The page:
UPDATE April 15: See also Fabrangen’s Omer Blog for more on “full of water.”
Imagery of a pit [bor] appears over the years in the poetry of Yehuda Amichai. Frequently, as in the Joseph story (“the pit was empty, there was no water in it” [Gen. 37:24]), Amichai’s pits are without water. Toward the end of his life, however, he published a poem in which a mikveh — which can be understood as a sort of pit filled with water — plays a prominent role:
Then we came to a ritual bath in ruins….
…Speak O my soul, sing
O my soul to the God who is Himself part of the cycle
of praise and lament, curse and blessing.
Speak O my soul, sing O my soul, Change is God
and death is his prophet.
–Yehuda Amichai, stanza #10, “Jewish Travel: God is Change and Death is His Prophet” in Open Closed Open
Here, for Temple Micah’s study group and anyone else interested, are a few references for exploring this idea.
The prophet Jeremiah calls God “ mikveh yisrael“:
“O Hope of Israel! [Mikveh yisrael] O Lord!
All who forsake You shall be put to shame,
Those in the land who turn from You
Shall be doomed men,
for they have forsaken the LORD,
The Fount of living waters [m’kor mayim chayyim]
Jeremiah 17:13, JPS translation
The Mishnah uses the association of God with hope and water to explain the power of the Day of Atonement:
And it further says: Thou Hope of Israel, the Lord! [Jer. 17:13] Just as the fountain renders clean the unclean, so does the Holy One, Blessed be He, render clean Israel.”
— Yoma 85b
In Genesis, God “gathers waters” — “yekavu hamayim, let the waters be gathered…” (1:9) — which reinforces the image/pun of God as “mikveh.” Later Jewish literature, especially homilies, reference and develop this idea. See, e.g., remarks from Amichai Lau-Lavie of Storahtelling and this commentary from Baruch Sienna at Kolel.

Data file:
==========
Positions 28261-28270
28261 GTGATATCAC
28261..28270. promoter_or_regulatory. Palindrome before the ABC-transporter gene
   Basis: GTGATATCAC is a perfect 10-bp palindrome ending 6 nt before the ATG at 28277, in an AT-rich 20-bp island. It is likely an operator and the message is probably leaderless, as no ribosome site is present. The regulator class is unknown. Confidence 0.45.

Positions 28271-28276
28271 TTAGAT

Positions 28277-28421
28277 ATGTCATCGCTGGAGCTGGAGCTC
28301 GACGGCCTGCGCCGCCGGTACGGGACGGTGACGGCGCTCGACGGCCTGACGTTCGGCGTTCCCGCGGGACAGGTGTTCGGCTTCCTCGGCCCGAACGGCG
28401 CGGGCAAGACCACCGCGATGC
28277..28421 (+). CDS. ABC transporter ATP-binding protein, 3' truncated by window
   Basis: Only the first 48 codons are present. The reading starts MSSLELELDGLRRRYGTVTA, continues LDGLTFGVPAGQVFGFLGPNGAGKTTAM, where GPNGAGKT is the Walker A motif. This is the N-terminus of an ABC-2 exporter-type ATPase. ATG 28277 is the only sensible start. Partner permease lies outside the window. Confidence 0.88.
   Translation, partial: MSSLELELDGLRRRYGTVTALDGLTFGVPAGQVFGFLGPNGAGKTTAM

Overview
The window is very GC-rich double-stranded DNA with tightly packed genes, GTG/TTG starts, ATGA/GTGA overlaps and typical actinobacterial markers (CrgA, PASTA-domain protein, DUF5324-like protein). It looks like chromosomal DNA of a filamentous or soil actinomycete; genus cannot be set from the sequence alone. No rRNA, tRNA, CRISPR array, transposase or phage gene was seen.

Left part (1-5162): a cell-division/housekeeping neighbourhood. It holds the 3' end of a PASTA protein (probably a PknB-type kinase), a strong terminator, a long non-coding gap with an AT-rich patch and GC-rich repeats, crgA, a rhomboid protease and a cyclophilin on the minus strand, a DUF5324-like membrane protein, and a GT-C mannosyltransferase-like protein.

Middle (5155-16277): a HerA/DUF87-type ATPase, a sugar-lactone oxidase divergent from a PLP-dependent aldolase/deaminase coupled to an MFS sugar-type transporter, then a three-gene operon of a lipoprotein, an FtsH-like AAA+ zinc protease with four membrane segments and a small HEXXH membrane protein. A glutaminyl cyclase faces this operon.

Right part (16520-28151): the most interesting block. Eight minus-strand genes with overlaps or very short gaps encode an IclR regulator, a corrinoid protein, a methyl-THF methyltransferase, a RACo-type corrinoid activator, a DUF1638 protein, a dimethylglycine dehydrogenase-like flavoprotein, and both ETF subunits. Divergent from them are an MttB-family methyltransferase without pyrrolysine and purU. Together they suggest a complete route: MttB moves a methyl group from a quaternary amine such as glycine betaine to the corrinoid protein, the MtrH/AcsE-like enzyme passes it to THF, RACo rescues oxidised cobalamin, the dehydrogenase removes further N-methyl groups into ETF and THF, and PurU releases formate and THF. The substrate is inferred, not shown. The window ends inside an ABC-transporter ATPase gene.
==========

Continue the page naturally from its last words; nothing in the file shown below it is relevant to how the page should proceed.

Some years ago, I wrote, based partly on Aryeh Kaplan’s Waters of Eden: The Mystery of the Mikveh (Mesorah, 1993; limited availability on Google Books), about the Akeda as a mikveh-moment:
This is how the Akeda atones for us. At one moment, it immerses us in a gathering of perspectives in much the same way that a mikvah immerses us in a gathering of waters. Aryeh Kaplan says that an individual entering the mikvah “is no longer bound by either past or future, but exists in an absolute present, which is the one instant of time over which man has control.”
As we enter the Akeda, we also ask God to remember the story with us, like friends who now and then mention a particularly harrowing shared experience because it helps define our relationship. And in God, past, present, and future are gathered together, removing the barrier between past actions and current regret, today’s hopes and our fears for tomorrow. With God in the Akeda, we enter a timeless moment of truth and return to the present–new.
— V. Spatz, “Worm-Hole Aliens, the Mikveh, and the Akeda” (1999, originally published in Living Words: The Best High Holiday Sermons of 5760)
Pits With and Without Water
Sienna focuses on the contrast of a pit full of water with that of a pit without water:
If Mikvah can mean both a pool of water, and hope, what is the connection between the two? In Israel, having a storehouse of collected rainwater would certainly mean one has hope. All through Israel one can find ancient cisterns that the Israelites carved out of rock. A pit without water would be a symbol of hopelessness, and Jeremiah would know- like Joseph, he was thrown into a muddy pit (Jer. 38:6).
I argued in my previous post on Amichai’s pits that they represent a collapsing of verb tenses and the possibility of change. I also believe, based on substantial but not thorough study, that his use of pit imagery became more hopeful over the decades of his writing. Adding water to the pit — in the mikveh stanza above — represents the most positive “pit” imagery I’ve found in his poetry to date.
“Amichai: Change, God, Pit, and Mikveh” by Virginia A. Spatz is licensed under a Creative Commons Attribution-NonCommercial-NoDerivs 3.0 Unported License.